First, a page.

Hellobeautiful Featured Video

The sisterhood forged between Dr. Betty Shabazz and Coretta Scott-King, widows of two the most pivotal and controversial African-American leaders of the 20th century, was one that inspired bittersweet awe, nostalgia and pride in the hearts of Black America. We have often imagined the monumental “what ifs” and “if onlys” of a powerful alliance between Dr. Martin L.King, Jr. and El-Hajj Malik El-Shabazz, formerly known as Malcolm X, but we have rarely examined the friendship between Dr. Shabazz and Mrs. King.

Lifetime’s “Betty and Coretta” attempts to portray their dynamic friendship through the feminist lens of independent womanhood, separate from the looming shadows of their husbands. And it is there, tragically, where the movie not only fails to fulfill its great potential, but further perpetuates the patriotic fallacy that there is more value in Dr. King’s legacy than that of Malcolm X.

Must Read: Four Little Girls: Gabby Douglas, Coco Jones, Willow Smith and Quevenzhane Wallis Fulfill The Dream

It was too blatant not to notice.

On one hand, there is Malik Yoba, throwing himself into the role of MLK with nuance and conviction; and the magnificent Angela Bassett, who so became Coretta Scott-King, that in my near-sightedness, there were moments when it seemed as if I were watching the late activist on screen and not an extraordinarily gifted actress. Conversely, an awkward Mary J. Blige plods clumsily through her paces as Betty Shabazz and Lindsay Owen Pierre, in all his dimpled adorableness, plays Malcolm X as if in a PBS after-school special.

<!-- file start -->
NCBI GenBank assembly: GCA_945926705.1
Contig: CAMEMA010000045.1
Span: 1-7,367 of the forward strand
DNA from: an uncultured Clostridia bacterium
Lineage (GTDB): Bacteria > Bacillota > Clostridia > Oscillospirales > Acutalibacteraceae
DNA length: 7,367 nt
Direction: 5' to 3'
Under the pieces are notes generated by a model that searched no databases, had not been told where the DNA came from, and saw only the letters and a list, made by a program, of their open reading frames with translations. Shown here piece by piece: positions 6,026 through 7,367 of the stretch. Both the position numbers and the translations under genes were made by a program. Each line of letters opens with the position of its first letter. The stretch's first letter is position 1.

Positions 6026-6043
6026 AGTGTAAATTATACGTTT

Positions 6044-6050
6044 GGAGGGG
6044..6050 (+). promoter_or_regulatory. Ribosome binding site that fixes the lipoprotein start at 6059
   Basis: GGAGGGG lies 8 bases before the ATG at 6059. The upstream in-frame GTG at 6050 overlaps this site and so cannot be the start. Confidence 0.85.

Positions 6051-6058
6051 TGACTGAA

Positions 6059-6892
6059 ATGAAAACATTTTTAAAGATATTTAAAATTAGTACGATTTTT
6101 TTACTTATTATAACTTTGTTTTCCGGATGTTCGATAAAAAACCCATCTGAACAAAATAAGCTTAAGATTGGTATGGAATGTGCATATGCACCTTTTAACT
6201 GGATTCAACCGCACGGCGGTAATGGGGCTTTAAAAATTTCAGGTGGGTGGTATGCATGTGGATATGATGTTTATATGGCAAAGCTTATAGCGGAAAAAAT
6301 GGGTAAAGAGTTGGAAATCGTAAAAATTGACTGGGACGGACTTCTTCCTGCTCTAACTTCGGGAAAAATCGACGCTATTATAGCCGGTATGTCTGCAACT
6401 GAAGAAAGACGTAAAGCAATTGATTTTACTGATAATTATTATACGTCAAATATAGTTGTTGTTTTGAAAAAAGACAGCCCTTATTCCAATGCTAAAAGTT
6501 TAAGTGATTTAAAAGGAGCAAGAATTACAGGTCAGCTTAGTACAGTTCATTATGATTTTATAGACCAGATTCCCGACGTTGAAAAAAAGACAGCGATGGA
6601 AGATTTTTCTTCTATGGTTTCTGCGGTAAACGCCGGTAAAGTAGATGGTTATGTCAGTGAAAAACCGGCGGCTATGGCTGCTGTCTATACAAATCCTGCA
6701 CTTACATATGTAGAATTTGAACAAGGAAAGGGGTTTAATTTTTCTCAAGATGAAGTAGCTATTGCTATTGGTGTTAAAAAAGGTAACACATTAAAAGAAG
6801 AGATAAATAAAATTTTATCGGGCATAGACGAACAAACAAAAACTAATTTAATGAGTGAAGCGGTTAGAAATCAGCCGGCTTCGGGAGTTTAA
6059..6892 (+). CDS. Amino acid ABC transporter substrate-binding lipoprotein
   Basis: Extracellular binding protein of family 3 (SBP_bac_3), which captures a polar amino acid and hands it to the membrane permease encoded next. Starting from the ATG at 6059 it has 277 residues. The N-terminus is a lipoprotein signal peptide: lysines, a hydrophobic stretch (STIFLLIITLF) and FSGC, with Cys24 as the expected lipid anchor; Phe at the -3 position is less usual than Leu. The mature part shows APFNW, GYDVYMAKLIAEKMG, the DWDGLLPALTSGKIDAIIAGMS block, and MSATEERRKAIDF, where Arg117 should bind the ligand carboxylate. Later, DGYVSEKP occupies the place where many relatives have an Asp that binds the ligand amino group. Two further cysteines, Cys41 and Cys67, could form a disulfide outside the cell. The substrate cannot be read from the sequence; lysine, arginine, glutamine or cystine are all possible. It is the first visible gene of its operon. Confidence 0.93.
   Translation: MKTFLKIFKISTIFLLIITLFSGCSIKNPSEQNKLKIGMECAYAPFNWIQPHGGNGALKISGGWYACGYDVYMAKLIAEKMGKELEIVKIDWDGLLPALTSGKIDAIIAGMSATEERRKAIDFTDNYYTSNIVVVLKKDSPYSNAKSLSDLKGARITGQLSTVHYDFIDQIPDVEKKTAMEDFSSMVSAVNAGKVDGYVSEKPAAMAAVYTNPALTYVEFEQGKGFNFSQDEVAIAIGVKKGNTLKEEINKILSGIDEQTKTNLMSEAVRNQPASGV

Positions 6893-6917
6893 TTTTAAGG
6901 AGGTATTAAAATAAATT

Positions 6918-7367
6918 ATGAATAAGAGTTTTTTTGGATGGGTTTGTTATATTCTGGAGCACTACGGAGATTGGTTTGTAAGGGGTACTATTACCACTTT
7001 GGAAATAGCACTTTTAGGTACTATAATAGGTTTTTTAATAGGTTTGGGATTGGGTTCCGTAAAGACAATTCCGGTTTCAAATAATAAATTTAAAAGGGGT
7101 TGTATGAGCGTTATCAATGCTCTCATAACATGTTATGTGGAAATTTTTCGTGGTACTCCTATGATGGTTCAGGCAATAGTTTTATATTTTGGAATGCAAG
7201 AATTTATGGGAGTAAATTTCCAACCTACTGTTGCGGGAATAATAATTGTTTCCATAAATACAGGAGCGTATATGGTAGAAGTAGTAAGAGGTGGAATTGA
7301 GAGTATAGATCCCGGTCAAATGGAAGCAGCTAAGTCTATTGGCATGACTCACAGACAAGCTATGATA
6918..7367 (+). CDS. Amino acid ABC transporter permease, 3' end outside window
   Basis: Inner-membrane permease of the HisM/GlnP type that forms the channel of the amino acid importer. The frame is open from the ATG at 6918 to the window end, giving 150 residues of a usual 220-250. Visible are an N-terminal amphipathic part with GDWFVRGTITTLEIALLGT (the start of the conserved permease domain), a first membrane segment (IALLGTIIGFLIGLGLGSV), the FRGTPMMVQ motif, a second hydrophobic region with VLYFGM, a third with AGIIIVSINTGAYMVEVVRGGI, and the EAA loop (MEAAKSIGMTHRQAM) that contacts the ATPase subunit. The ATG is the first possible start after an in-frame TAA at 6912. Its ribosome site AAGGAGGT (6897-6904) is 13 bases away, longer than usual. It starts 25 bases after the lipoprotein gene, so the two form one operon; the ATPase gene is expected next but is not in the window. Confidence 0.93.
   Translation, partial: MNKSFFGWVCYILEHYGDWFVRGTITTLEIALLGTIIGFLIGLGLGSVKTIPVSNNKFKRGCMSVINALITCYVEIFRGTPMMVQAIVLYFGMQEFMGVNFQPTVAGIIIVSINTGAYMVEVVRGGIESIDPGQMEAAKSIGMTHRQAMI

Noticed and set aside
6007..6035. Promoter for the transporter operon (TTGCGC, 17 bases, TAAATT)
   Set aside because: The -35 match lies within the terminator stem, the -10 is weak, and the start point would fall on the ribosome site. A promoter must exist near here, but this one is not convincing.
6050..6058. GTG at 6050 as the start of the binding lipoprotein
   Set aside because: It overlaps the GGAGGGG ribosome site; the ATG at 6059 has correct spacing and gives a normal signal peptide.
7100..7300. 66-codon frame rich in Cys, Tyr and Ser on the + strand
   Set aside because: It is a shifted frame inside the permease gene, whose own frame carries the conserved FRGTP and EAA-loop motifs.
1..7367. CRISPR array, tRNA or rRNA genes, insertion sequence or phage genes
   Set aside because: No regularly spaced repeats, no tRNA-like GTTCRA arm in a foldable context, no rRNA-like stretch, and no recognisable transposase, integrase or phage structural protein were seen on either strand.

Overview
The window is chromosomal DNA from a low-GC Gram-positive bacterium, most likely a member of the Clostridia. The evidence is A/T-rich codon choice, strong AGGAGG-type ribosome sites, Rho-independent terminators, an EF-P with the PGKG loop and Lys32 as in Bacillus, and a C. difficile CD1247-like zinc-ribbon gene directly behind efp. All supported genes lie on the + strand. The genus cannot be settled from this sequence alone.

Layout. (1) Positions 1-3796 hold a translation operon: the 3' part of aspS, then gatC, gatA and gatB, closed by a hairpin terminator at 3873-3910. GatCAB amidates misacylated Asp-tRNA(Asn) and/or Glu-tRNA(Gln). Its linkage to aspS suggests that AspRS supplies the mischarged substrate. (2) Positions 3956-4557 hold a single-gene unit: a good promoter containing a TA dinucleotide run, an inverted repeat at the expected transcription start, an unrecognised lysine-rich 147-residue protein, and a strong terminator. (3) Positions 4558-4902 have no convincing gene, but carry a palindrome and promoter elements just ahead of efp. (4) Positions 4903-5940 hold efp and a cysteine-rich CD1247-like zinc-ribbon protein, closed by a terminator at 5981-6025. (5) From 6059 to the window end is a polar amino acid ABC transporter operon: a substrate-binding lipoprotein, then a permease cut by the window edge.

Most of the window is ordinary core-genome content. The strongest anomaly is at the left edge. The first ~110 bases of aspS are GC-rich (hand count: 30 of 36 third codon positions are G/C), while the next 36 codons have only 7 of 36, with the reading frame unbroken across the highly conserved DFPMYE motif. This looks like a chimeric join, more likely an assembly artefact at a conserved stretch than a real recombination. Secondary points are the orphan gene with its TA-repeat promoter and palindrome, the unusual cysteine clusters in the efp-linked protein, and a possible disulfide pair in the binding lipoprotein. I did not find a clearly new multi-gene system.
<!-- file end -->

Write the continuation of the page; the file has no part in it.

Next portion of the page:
Don’t get me wrong, I wasn’t expecting Golden Globe and Oscar-worthy performances to be wrung from a Lifetime special, but it was obvious that more consideration was taken with Martin and Coretta, than that of Malcolm and Betty, in both appearance and content.

And at the heart of that disrespect lies the dialogue.

Let’s be very clear: Malcolm X does not need anyone to apologize on his behalf.

This movie positioned itself as inviting the world into previously barricaded recesses of the fiery leader’s life, but instead sought to re-image him in a way more palatable for a white-washed nation that doesn’t take too kindly to fearless Black men.

1 2Next page »